Effective generators for superpositions of non-Poissonian spike trains
Moritz Deger (Bernstein Center Freiburg, University of Freiburg), Moritz Helias (Inst of Neuroscience and Medicine (INM-6), Research Center Juelich), Stefan Rotter (Bernstein Center Freiburg & Faculty of Biology, University of Freiburg)
If all external spike trains are Poisson processes (PP), their superposition is again a PP, with a rate equal to the sum of the individual rates. To represent the sum of all external inputs, it is, therefore, only necessary to generate a single spike train with a higher rate. In most areas of the neocortex, however, neural spike trains are either more or less regular than a PP . In this case, the superposition (pooled input) is not a PP any more . In fact, our analyses of statistical properties of superpositions of non-Poissonian (NPP) processes, and of the dynamics of leaky-integrate-and-fire neurons driven by such inputs, showed that NPP superpositions exhibit profound differences to the PP, to which neurons are sensitive .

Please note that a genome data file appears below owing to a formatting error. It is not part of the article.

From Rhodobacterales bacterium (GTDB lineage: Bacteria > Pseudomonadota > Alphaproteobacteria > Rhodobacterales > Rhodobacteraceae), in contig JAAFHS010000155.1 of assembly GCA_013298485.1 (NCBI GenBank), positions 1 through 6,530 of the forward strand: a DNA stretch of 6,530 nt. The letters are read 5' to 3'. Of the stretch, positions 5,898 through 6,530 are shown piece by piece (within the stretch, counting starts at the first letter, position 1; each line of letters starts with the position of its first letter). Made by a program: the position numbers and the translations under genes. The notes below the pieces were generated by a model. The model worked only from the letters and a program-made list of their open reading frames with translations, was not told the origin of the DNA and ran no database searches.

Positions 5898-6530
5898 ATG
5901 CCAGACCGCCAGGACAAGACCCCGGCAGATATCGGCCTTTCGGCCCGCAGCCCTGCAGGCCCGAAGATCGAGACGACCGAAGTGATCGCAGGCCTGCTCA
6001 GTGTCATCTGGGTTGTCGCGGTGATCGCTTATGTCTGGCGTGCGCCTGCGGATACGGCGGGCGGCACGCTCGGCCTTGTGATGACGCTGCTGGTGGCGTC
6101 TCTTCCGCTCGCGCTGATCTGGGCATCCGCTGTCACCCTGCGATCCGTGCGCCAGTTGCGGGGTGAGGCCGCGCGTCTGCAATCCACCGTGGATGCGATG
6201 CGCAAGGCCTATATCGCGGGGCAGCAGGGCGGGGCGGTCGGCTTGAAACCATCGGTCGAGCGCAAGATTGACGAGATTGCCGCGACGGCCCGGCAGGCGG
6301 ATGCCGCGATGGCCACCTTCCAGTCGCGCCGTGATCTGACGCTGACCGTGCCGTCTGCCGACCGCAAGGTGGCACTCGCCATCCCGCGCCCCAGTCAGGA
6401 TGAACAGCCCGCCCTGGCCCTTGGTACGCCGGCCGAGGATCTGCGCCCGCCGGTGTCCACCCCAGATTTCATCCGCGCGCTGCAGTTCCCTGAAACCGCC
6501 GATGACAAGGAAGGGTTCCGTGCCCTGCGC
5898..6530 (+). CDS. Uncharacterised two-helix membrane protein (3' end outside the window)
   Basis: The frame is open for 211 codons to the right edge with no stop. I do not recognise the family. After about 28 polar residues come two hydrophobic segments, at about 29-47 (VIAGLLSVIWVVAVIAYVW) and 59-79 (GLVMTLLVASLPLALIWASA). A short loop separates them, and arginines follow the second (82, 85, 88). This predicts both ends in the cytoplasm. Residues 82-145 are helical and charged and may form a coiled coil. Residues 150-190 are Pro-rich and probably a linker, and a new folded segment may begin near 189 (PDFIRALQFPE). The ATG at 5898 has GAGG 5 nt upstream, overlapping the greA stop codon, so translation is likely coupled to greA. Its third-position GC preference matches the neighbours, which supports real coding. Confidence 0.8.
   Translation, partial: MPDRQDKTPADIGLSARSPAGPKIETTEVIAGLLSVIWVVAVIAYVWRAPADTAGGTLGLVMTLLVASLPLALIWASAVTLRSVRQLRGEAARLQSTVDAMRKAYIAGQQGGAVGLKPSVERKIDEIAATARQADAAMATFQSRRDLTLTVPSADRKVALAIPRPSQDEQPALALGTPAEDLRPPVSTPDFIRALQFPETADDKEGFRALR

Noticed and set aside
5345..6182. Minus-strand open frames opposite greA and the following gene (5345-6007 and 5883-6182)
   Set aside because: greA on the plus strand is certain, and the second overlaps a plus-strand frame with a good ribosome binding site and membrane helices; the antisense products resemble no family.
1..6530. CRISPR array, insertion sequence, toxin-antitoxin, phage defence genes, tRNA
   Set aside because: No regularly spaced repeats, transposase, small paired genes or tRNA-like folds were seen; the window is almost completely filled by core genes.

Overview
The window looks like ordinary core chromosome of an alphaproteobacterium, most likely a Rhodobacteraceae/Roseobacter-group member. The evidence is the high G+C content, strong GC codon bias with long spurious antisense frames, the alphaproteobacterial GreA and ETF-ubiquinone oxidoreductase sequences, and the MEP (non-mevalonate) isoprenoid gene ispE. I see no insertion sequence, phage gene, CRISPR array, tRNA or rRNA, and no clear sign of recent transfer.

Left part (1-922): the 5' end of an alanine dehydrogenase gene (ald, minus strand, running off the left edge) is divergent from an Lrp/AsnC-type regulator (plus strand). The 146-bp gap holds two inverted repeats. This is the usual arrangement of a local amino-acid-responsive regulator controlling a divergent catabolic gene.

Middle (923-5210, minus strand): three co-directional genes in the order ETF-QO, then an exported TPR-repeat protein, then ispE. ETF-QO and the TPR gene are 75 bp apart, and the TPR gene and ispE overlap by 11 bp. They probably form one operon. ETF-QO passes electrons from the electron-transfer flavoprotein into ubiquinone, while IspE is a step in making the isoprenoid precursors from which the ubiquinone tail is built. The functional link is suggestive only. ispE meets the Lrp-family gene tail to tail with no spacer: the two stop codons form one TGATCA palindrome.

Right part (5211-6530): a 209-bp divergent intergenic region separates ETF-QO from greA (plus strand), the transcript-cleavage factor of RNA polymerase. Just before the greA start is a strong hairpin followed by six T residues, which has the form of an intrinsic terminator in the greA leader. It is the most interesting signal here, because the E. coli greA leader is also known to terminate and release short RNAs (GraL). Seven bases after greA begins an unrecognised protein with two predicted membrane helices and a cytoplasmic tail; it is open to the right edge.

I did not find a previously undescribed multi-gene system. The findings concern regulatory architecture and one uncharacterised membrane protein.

Suppose we can model the external input as N independent and identical renewal processes. To generate the superposition, the naive approach is to generate N realizations of the renewal process, and then collect all the spikes in a pooled spike train. Since this has to be repeated for each of M simulated neurons, the procedure results in computational costs proportional to M*N.
Depending on the details of the modeled system, N can be on the order of 1000. In contrast, in the case of external PP inputs, it suffices to generate a single PP only. Using NPP external inputs thus can slow down a simulation by a factor of N, which is why PPs are commonly used.
Here, we present two optimised algorithms to generate superpositions of NPP spike trains directly : One for gamma processes with integer shape parameter, and one for PPs with dead time. Both generators have a computational cost which is independent of N. The generators exploit a population description of the superimposed processes, require time-discrete simulation, and have been implemented in NEST .
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